Relentless Church Pastor John Gray provides reassurance during time of uncertainty

For many, heading to church is just a part of the routine, but during this pandemic the way that we worship had to change.

"I believe that this is a virus that was sent to remind us how fragile life is, of how important it is to maximize every moment.” Pastor John Gray said.

“I think that's what faith is for. Faith is not for the good times; faith is for the times that make no sense, faith is for the moments we don't understand. Faith is for the moments when it's darkest."

Moments like when nearly 100 thousand Americans have been killed by the Coronavirus. Hateful imagry, nooses and confederate flags. Anger boiling over as fear of the unknown seems to be getting the best of us.

These moments are when many look for something to believe in, a bit of hope to hold onto.

John Gray, is one of the most prolific preachers of our time, head pastor of Relentless Church in South Carolina. His one of a kind down to earth delivery garnered him a global following in the millions! Every Sunday the online community tuned in from the states to Europe and Beyond. Most have never seen the pastor in person but they are all loyal.

That’s why when the pandemic forced the doors of his church to close, Relentless thrived.

MARUIELLE: How has taking your service online completely changed things for you?

“Aw man, we are more creative, I get to be more free. I get to have conversations. I’m more conversational in my approach. I also think other ways to express myself, so it’s great, it’s been a great opportunity for me to try some new things,” Gray said.

 Relentless Church has seen growth in their online audience and has experienced uncommon kindness and generosity from people.

“We have been able to feed people in our community, we have been able to drop off groceries to the elderly, we are doing things that a church should do, so we are not confined to a building,” he said.

MAURIELLE: As far as faith goes, with everything that we are dealing with right now in Michigan what do you say to people who feel stuck and maybe forced to choose between their livelihoods and their life?

“I think that this virus was sent to remind us that every human being we will ever see has equal inherent value, and we should treat each other right, with dignity and respect. And even if I don't agree with you, that doesn't give me a right to dishonor you. Those are the things that I have learned, and my faith has informed the way I treat every other human being,” he said.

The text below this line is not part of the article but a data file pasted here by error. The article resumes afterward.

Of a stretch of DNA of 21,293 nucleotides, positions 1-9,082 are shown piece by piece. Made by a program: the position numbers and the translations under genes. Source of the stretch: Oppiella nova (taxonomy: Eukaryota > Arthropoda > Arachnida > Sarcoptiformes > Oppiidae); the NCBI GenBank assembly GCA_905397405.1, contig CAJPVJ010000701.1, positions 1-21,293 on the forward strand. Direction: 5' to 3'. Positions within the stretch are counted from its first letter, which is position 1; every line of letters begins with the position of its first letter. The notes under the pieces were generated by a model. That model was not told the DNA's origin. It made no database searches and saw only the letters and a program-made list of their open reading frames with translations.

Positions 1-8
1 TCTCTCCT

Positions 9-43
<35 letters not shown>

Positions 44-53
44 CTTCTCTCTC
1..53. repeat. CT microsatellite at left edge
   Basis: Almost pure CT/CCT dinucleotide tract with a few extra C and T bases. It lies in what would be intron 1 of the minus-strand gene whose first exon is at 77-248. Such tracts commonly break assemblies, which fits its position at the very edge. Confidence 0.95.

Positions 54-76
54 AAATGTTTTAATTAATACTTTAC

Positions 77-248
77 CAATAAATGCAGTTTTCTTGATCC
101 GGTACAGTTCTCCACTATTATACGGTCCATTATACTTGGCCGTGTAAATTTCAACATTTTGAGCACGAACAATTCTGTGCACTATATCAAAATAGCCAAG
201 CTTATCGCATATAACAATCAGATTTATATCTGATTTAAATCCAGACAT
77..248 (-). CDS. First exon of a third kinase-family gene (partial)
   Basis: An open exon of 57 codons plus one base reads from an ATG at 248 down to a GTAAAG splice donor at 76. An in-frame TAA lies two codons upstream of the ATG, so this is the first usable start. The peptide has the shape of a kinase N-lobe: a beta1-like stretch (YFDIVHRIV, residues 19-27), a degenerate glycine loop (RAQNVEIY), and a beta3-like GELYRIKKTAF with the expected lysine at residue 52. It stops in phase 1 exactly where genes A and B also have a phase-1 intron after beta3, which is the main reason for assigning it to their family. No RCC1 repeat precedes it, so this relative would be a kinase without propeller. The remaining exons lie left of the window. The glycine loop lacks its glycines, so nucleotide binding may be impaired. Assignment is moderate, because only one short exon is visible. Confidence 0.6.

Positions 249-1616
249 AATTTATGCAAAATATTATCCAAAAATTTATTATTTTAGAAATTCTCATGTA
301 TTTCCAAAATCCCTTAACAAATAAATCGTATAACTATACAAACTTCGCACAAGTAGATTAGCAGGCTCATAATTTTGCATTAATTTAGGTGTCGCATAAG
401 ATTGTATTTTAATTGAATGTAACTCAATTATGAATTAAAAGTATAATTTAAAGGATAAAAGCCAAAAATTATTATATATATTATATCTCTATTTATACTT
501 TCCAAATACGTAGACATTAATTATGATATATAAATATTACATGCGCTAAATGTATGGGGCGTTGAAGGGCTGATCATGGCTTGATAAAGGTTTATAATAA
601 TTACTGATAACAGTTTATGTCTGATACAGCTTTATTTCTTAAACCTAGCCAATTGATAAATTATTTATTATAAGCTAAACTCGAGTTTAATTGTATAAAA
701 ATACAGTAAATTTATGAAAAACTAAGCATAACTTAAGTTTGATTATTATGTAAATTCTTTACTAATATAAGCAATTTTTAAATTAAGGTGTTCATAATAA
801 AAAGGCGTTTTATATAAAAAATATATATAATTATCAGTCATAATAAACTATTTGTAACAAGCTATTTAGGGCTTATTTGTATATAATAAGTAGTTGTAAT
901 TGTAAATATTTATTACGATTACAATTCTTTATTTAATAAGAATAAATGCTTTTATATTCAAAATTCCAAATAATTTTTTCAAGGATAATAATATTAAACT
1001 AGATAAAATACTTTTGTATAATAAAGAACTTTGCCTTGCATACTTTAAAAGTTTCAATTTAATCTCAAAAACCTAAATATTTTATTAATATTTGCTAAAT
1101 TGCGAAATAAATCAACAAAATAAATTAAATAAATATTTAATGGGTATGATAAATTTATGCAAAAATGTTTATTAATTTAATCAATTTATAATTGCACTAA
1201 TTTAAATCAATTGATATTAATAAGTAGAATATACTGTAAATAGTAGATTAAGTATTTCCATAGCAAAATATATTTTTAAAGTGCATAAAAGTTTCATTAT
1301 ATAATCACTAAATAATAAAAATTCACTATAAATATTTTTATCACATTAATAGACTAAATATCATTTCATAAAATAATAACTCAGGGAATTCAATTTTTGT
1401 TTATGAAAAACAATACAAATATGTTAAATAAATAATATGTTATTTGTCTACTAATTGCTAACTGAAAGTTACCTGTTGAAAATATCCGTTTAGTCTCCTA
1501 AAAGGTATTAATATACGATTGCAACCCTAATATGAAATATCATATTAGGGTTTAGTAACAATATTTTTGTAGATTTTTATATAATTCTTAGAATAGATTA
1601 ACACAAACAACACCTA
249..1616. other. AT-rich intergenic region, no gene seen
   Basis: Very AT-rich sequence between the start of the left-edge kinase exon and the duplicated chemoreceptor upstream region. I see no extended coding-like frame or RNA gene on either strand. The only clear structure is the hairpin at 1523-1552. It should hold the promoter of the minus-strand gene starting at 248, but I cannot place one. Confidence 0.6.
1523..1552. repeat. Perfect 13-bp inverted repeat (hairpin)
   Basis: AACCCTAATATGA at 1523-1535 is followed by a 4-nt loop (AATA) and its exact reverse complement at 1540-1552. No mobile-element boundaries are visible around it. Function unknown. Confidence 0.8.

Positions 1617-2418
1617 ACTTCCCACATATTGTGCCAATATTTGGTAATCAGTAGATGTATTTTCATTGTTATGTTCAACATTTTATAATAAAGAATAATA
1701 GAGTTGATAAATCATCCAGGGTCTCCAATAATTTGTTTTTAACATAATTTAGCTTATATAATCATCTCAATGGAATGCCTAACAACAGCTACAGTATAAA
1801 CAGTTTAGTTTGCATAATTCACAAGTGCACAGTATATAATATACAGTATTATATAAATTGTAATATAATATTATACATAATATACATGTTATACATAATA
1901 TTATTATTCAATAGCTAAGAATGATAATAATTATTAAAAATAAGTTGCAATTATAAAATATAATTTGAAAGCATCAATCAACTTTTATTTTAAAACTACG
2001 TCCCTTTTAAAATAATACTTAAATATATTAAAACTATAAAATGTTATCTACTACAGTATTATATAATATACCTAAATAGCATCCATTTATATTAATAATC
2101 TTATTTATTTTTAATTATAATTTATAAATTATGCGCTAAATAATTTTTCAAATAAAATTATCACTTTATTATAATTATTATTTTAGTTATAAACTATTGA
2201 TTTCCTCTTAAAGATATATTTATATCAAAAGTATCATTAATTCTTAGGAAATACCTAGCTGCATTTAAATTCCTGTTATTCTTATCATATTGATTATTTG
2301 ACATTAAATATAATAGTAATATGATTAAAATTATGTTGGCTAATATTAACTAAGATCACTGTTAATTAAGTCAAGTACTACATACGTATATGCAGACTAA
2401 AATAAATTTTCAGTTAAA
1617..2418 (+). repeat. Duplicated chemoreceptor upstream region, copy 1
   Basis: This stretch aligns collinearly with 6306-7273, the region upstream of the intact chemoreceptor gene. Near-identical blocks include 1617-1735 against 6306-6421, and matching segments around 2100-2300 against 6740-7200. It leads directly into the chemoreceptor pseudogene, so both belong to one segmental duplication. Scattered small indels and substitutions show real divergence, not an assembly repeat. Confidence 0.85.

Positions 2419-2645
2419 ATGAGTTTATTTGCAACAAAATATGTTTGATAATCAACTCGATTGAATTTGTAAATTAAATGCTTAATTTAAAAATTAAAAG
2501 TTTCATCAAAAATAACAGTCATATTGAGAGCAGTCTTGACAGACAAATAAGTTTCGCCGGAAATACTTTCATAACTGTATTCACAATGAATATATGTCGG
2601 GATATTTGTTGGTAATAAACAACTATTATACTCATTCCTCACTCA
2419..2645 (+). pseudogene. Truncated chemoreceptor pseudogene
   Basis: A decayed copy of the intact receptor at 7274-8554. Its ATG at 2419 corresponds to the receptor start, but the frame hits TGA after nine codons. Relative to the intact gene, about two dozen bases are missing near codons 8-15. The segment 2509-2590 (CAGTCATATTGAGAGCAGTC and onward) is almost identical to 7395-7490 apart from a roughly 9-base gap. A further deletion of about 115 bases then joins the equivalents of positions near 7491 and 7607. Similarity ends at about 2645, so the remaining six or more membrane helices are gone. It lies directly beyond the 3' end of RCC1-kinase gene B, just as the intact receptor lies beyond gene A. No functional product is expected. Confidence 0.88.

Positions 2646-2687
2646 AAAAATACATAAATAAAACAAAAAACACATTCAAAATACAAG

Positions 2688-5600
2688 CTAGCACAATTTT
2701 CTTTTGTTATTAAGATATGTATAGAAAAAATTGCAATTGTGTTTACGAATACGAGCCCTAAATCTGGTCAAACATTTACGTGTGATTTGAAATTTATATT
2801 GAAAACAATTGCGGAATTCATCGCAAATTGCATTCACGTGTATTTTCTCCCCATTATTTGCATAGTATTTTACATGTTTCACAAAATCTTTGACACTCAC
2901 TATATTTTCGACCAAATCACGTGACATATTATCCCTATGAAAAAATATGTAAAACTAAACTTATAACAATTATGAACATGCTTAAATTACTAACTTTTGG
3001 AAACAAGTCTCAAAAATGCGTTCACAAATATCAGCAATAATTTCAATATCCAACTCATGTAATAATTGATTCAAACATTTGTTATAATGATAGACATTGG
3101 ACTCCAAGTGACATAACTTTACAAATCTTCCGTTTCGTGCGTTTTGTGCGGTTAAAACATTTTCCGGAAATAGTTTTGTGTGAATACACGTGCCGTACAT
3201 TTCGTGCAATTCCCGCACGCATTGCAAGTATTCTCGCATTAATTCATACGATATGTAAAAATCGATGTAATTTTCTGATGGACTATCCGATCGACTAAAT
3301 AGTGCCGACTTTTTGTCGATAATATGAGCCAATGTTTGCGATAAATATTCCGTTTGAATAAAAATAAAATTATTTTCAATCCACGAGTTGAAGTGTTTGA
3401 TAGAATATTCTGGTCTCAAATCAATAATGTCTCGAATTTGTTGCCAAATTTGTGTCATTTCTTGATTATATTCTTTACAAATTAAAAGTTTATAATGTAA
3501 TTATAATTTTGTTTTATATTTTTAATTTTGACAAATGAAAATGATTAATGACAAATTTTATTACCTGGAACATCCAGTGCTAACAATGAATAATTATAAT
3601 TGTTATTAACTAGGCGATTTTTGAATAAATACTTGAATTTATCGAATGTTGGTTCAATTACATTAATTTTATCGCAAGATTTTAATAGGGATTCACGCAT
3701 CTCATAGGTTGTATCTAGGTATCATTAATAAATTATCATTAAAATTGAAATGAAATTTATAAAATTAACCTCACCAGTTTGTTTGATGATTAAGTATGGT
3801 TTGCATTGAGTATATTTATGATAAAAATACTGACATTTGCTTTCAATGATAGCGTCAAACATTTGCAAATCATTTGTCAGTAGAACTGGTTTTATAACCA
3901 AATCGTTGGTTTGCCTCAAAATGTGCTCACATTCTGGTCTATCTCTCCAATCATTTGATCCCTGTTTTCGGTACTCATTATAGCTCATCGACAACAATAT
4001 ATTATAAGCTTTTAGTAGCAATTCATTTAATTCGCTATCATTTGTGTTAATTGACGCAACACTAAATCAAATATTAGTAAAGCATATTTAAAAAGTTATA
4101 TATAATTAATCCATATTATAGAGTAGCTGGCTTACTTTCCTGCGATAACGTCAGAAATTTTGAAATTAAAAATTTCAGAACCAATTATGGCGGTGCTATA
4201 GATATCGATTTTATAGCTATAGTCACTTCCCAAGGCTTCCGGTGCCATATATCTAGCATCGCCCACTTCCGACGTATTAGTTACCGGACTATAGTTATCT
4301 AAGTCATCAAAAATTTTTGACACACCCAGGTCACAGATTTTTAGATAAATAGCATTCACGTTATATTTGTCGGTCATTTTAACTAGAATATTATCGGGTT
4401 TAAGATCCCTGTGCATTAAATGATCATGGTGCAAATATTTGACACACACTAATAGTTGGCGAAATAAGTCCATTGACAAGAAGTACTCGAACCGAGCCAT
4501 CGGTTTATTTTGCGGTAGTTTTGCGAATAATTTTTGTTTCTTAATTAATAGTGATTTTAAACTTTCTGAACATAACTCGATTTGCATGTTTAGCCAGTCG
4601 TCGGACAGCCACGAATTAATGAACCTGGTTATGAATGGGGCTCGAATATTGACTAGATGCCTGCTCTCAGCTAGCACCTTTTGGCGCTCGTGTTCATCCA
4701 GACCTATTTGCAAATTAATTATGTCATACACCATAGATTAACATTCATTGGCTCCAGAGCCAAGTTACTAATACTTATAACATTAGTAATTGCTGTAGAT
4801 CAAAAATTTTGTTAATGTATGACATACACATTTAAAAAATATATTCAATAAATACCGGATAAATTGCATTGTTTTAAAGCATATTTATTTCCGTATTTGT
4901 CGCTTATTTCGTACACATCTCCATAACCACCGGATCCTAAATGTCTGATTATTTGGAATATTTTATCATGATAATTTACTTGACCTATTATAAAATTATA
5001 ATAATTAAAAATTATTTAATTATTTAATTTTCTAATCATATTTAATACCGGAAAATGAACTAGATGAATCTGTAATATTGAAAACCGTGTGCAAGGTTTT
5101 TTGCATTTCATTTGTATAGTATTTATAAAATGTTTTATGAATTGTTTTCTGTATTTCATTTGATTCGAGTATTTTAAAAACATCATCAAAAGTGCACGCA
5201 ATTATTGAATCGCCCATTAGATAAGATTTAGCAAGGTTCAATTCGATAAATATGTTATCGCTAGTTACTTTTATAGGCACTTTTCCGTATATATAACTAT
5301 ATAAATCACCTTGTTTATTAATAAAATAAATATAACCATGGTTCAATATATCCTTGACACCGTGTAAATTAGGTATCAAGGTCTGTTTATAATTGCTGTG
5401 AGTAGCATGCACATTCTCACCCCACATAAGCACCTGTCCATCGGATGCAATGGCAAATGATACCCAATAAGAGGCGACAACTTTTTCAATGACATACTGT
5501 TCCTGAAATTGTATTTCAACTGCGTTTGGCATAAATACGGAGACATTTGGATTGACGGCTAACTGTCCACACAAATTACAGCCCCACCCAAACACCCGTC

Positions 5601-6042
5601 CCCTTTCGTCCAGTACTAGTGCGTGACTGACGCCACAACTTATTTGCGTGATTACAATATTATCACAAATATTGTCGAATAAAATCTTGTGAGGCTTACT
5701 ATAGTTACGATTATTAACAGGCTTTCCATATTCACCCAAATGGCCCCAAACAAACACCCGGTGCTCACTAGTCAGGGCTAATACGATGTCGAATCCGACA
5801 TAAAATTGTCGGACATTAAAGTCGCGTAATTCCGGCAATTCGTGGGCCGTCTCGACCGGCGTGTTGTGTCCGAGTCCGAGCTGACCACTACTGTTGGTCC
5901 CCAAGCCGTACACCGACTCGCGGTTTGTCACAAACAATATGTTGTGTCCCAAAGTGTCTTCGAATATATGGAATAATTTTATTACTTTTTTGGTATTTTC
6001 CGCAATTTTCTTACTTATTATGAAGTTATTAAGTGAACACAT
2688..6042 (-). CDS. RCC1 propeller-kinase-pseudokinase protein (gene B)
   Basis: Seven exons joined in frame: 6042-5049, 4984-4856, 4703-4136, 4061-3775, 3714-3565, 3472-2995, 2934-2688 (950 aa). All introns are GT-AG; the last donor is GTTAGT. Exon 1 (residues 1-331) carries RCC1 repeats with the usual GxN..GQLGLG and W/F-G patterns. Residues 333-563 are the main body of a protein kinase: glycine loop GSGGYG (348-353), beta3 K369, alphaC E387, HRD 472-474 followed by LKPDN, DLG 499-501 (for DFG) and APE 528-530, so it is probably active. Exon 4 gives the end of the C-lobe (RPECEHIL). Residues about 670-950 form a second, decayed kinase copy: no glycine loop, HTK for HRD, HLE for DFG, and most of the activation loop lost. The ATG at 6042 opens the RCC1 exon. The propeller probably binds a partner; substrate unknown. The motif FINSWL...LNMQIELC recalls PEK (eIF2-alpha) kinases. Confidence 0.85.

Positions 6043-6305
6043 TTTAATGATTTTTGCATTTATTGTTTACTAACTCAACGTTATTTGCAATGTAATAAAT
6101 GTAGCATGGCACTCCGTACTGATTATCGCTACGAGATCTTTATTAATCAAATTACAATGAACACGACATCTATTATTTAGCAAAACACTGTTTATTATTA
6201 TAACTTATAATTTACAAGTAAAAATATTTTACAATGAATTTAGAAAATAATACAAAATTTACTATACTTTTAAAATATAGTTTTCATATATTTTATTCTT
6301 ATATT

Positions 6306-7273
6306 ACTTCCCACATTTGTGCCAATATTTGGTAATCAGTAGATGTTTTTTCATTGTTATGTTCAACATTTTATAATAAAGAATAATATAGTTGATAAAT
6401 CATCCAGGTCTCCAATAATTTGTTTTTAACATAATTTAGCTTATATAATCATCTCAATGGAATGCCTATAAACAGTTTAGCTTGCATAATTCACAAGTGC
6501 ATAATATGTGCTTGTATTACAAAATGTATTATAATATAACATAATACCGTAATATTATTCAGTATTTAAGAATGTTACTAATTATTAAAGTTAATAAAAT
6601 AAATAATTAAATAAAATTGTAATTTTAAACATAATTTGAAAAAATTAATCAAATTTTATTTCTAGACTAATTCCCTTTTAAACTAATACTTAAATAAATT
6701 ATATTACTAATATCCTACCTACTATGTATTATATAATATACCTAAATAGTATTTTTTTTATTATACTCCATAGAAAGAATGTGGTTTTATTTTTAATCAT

MAURIELLE: Several churches here in Michigan, and really across the country, we have seen churches that are choosing to keep church open because they feel that they should. Here in Michigan, there is talk of some of the pastors trying to get together and sue the governor to be able to get into church now. What are you looking to, to be a sign for your church to reopen?

“Well I think the sign for me is the flattening of this curve. I am very practical in this regard. My faith is not confined to a building. I have no comment on what pastor’s desire to do or how they navigate their own congregations, but if I have an 80-year-old church mother, I am not going to bring her to a building to sit her next to a stranger who could be asymptomatic, who coughs once, and now, there is a disease in her lungs that ends her life prematurely just so I can say that I joined. Now there are people who say "you lack faith." It takes more faith to keep your doors closed as a non-profit then to keep them open, so that's a nonstarter for me. The faith that I have also informs me to make the wisest decision for the most people. I don't think the church should be the control group on how this virus transmits.”

MAURIELLE: Sometimes I find myself praying, praying for a lot of the same stuff and if you’re supposed to give it to God, how many time, you just wonder, if you’re doing it right.

“Yeah, I think this is the thing, the beautiful thing about a relationship with God. There is a scripture that says we cry out with a spirit of adoption 'abba father' which literally means daddy God and so this idea of the far off God that I can't connect to is juxtaposed with the father relationship, the daddy-son, the daddy-daughter relationship where I can be vulnerable, where I can ask the same question 50 times like my son does every day, and he asks questions he already knows the answer to, and I have to answer it again and I do it with a smile on my face, and it is not so much that he wants to know, he wants to be reassured. So there is nothing wrong with you talking to God over and over about the same thing, we all need reassurance, we are just kids after all. And we have never been this way before, none of us who are living have seen anything like this, so we need to give ourselves the grace to navigate this, and not know all the answers. Its okay to not be okay.”